Here is a list of current events:

-tension between groups in the Mid East
-Uncertainty over gender roles
-Power-hungry political leaders who chase after and demean women
-Child and spouse abuse
-Senseless acts of violence
-Moral confusion
-Narcissism (J. Clinton McCann, “Judges”, pp 1-2)

Except these aren’t today’s events, they were the current events taking place in Israel during the time period the Book of Judges covers.

Judges is a book that has familiar names, like Gideon, Samson, and Deborah. But it’s a book that’s rarely preached on in churches. In fact, the Lectionary (which I often use), recommends one reading from this book once every 3 years.


One guess is because Judges is the kind of Old Testament book in which God seems to always be angry, inflicting punishment and revenge, and seems to prefer war over the ways of peace that us progressive, protestant followers of Christ tend to prefer.

But read this book and you are left with deep theological questions about the nature and actions of God, and if God actually cares just about Israel and not one whit about the rest of the citizens of creation.

And then of course we have today’s reading, a raunchy, ribald action-adventure that is fit more for a Mel Brooks’ “Blazing Saddles” sequel than a Sunday reading. (And having Jean read it aloud is such a delight.)

Let’s be honest- Judges 3 is vulgar, violent, possibly racist, heroic, and funny as heck.

Not just funny, but punny.

In the original Hebrew, the left-handed Ehud is from the tribe of Benjamin, which literally means “Son of the Right-Hand.”

The name of the fat king is Eglon, which means “calf” or “bull.” So King Eglon is literally a fat cow.

The word for “message” is the same word as “thing”, so when Ehud tells the King he has a secret for him, and then pulls out a sword, Ehud is both lying and telling the truth.

“Dirt” can be a nice way of saying the inside of one’s bowels.

And we have this gratuitous scene in which the King’s staff think they’re smelling him going to the bathroom, but what they are really smelling is the after effects of said “dirt” being spilt out.

Not to mention this story is not easy for any of us men who are rather larger in girth and have been meaning to lose weight for the past 2-20 years but just haven’t gotten around to it.

Why such a story exist? What possible good can come from a vulgar bathroom joke in which 10,000 men die?

Well, we have to remove ourselves from our current station in life to understand.

This was as a story told, and written by, people who had experienced great oppression.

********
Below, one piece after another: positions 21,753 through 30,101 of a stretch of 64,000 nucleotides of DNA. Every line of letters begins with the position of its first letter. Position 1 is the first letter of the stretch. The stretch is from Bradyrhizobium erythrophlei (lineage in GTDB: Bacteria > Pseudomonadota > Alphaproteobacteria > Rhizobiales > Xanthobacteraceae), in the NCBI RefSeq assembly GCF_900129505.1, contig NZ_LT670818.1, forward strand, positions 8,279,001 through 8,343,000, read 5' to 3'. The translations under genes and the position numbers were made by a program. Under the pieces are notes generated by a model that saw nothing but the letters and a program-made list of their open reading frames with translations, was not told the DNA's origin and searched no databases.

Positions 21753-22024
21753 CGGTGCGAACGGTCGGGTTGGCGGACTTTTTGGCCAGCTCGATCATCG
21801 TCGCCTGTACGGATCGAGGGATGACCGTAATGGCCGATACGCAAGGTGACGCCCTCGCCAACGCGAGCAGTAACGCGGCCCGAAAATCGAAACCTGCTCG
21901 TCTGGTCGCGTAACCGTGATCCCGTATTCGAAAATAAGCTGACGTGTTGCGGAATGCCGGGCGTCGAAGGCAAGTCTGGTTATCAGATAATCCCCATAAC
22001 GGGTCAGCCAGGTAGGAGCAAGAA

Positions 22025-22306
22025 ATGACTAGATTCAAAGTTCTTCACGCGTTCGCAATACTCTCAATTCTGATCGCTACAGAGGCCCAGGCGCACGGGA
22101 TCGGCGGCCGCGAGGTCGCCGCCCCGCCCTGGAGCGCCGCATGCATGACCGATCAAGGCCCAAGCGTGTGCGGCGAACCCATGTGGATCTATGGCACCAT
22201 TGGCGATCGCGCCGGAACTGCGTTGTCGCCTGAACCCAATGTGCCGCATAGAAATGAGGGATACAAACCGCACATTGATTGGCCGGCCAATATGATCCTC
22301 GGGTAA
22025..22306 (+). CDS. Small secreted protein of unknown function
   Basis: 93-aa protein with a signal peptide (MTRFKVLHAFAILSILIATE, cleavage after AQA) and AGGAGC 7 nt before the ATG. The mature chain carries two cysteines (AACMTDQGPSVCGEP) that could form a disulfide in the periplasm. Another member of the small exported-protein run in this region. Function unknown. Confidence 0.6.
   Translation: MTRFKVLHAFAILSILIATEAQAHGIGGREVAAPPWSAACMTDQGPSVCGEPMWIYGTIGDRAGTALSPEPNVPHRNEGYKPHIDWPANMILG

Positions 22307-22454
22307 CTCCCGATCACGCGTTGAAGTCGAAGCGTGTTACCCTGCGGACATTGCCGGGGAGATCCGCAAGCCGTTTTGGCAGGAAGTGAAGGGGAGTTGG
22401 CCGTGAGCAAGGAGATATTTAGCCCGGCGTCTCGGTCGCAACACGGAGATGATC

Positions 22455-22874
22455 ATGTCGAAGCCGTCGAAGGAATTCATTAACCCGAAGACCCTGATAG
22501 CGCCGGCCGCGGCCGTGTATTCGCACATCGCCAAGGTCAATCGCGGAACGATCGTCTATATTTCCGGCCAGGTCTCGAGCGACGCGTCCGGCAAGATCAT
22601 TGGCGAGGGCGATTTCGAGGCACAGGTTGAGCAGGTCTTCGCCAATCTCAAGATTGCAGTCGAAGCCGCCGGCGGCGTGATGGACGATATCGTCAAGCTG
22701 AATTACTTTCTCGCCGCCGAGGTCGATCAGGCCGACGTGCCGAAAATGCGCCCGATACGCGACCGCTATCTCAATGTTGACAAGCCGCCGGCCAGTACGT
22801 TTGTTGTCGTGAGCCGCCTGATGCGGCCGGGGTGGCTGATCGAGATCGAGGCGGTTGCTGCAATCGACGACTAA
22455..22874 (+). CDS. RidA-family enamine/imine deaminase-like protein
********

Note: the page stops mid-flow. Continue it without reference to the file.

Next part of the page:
They were people who knew all about impotent rage.

They were people who underwent years, decades, and centuries of being oppressed and experienced all kinds of injustice.

And for people who’ve been oppressed, who are being held down by an oppressor, sometimes the only thing they have is humor.

The ability to laugh at one’s enemies is one of the most powerful balms; poking fun at those who hurt us can diminish their power and make them seem less invincible.

This story’s original tellers and listeners weren’t being cautiously politically correct.

They did not see this as a story of unfair murder, but a story of how their enemy was defeated, and how God rained down righteous vengeance upon people who had held them down for 18 years.

And the questions arise-
-did God really act this way back then or is this how people perceived God as working?
-does God still act this way now, and if so, what does that mean?
-did having a son in Jesus Christ change God?

There are numerous other questions, but for this remaining of our morning, I’d like to ask “How can we apply such a vulgar, violent, funny tale to today’s life?”

I say “easy.”

First thing to do is to think of who or what an enemy or a threat would be.

We just survived Hurricane Matthew. Matthew posed a threat to the entire state and east coast.

Gusts of wind, heavy rain, booming thunder, assured death and destruction.

What if Hurricane Matthew replaced King Eglon in our story?

Then we have a metaphorical tale about how God will deliver us from even the worst of storms, and that even though there is dirt, and mess, and uncertainty, God will prevail.

What if we replace Ehud with Jenny Craig?

Then we have a metaphorical story about how individual fat and America’s chronic-obesity epidemic is able to be slayed and destroyed through God.

That instead of using a knife to cut another piece of rich, decadent cake, Jenny Craig is able to cut down the fat that is enveloping our bodies and health-care system.

What if we replace King Eglon and the Moabites with other kinds of enemies?

What if the Moabites and King represented cancer, or Alzheimer’s, or AIDS?

And this story is about how God is able to come into our lives and destroy illness?

What if Ehud represents the medical community?

Then this story becomes a metaphorical telling of how God is able to use doctors, surgeons, medicine, and technology to care for and protect those living with illness.

If we see the king as disease and Ehud as the presence of God, then we can say that no matter how devastating, no matter how oppressive, no matter how evil cancer, Alzheimer’s and AIDS are-

-they are not more powerful than God, and they do not get to have the final say.

What if we went back 70 years and simply said Ehud represents our American military, and Eglon represented Hitler?

Then we would have a clear understanding of right and wrong, good and bad, free and oppression, and we would have zero issue with Hitler being taken down in a vulgar, funny, violent way.